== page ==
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Years ago I (co)founded a "eCitizenship" program that tried to look at what students need to be citizens of a virtual space. What I came to, perhaps less eloquently, is what Bonnie comes to here (bit.ly/2oxPkck) The current social web is built around identity, not collaboration, not citizenship. And that identity bias in software and practice can actively work against citizenship.

A lot of my work since has been about this issue -- how do we subvert the identity bias of the social web?

@mikecaulfield @bonstewart
I'm not sure you do. Citizenship happens because we have to share real space with our neighbors. I realized about ten years ago when I hung out in a Second Life community and governance experiment that virtual spaces aren't like that. It's almost trivially easy to take one's toys to another server or another platform/network. Your only incentive to be a good citizen is liking the people in your virtual social circle.

@jasongreen @bonstewart This is true, but I think there are vast differences between platforms, even given that truth. DailyKos to me, for example, is a community with a sense of citizenship. And of course earlier visions of the web were less identity-centric.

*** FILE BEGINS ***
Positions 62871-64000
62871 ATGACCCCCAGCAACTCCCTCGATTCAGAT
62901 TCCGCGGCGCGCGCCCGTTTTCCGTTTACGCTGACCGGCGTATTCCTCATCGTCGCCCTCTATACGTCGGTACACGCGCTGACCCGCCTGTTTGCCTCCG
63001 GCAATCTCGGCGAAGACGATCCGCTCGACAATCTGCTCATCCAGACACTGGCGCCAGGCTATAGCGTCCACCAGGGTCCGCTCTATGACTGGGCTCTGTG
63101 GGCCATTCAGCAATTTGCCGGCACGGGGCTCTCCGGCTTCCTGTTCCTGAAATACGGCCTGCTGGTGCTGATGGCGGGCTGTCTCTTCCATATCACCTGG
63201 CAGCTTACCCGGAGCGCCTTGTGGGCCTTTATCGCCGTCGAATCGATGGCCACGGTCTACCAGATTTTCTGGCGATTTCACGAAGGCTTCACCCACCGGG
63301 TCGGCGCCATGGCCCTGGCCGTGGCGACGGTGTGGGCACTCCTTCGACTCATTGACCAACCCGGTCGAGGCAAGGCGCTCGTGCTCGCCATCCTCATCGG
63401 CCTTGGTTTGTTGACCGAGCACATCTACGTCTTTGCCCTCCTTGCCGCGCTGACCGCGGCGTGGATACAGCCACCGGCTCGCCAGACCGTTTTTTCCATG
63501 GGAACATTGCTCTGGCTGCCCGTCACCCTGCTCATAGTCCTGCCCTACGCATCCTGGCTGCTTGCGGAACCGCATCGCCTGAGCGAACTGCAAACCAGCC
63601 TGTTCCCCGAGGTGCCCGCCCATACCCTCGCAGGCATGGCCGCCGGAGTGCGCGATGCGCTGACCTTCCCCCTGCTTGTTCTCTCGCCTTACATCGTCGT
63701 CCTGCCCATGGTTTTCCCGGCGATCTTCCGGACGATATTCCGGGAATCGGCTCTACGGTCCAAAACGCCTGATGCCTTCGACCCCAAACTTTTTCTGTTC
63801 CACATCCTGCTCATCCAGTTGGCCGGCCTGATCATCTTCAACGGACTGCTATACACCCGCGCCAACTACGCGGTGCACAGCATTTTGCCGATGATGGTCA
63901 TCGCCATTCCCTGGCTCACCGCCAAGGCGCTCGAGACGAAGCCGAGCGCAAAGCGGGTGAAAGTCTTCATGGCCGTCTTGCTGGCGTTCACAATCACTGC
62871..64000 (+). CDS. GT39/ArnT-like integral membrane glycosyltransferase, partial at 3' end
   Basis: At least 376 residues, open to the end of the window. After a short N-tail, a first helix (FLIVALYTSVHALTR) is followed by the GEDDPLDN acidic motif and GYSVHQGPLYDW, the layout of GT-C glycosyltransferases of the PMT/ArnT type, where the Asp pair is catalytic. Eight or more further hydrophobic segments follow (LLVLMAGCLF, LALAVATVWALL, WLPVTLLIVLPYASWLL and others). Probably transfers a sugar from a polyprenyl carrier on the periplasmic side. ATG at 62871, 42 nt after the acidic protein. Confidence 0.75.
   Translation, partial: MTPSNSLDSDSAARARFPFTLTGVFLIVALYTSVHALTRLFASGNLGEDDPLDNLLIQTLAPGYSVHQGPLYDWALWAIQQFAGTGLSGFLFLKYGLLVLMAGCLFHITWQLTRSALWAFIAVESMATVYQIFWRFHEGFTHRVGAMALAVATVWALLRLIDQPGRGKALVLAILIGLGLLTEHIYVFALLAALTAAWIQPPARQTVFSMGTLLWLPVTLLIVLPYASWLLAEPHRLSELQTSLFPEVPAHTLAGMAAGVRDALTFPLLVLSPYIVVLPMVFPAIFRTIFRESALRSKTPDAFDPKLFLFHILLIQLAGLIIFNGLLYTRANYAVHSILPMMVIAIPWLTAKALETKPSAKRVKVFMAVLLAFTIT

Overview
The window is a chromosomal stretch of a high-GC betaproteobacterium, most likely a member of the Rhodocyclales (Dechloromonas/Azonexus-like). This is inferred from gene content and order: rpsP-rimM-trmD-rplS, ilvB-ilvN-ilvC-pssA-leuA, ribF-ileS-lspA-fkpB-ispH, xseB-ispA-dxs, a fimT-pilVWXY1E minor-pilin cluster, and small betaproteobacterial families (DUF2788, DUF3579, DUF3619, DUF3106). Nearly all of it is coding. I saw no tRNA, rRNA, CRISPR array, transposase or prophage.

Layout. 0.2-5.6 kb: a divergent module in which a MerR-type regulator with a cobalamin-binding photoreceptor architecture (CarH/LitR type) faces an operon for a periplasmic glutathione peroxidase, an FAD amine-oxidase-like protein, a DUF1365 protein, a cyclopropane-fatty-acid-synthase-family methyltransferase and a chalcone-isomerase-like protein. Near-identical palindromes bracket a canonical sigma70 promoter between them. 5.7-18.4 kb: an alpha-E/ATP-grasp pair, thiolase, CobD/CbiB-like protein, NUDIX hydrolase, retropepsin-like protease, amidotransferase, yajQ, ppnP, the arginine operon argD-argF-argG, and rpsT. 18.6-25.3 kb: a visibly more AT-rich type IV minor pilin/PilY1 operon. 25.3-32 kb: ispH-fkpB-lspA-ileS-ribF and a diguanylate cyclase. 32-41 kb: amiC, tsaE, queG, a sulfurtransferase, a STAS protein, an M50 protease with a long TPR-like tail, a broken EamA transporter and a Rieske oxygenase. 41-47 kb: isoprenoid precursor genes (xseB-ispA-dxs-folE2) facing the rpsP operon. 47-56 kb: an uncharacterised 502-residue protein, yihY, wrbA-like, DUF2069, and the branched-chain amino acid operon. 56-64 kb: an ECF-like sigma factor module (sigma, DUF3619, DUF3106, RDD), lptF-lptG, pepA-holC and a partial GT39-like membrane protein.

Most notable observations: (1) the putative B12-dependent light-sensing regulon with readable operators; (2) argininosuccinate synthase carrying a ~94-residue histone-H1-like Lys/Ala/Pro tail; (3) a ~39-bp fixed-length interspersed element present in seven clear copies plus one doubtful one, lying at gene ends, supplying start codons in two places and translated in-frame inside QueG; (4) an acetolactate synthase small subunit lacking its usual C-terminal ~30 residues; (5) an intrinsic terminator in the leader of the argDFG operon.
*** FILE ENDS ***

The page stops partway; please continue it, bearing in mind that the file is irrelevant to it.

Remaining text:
Your point is well taken though -- we call this the "party ends up in the kitchen" phenomenon. You get community by reducing space and options, and making collisions inevitable.

@mikecaulfield @bonstewart @jasongreen I've been watching community working here. There's the "party in the kitchen" clustering of small groups, that's a kind of social labour. But there's also a broader talk that resembles public good aspirations: working to help mastodon stay afloat by sorting through how things should be as the population grows, instances multiply and difference becomes socially complicating.

I'm not sure if this is citizenship, but there is a sense of care for the commons, and a willingness to dispute.

But this always has limits. And there are unresolved social challenges here.

I prefer it to Twitter, clunky as it is. But I want it to be linkable through concepts. Let's say I want to think about "party in the kitchen". I want to be able to fedwiki that in a daisy chain of ideas, but couple that with people-linking.

@jasongreen @bonstewart @mikecaulfield

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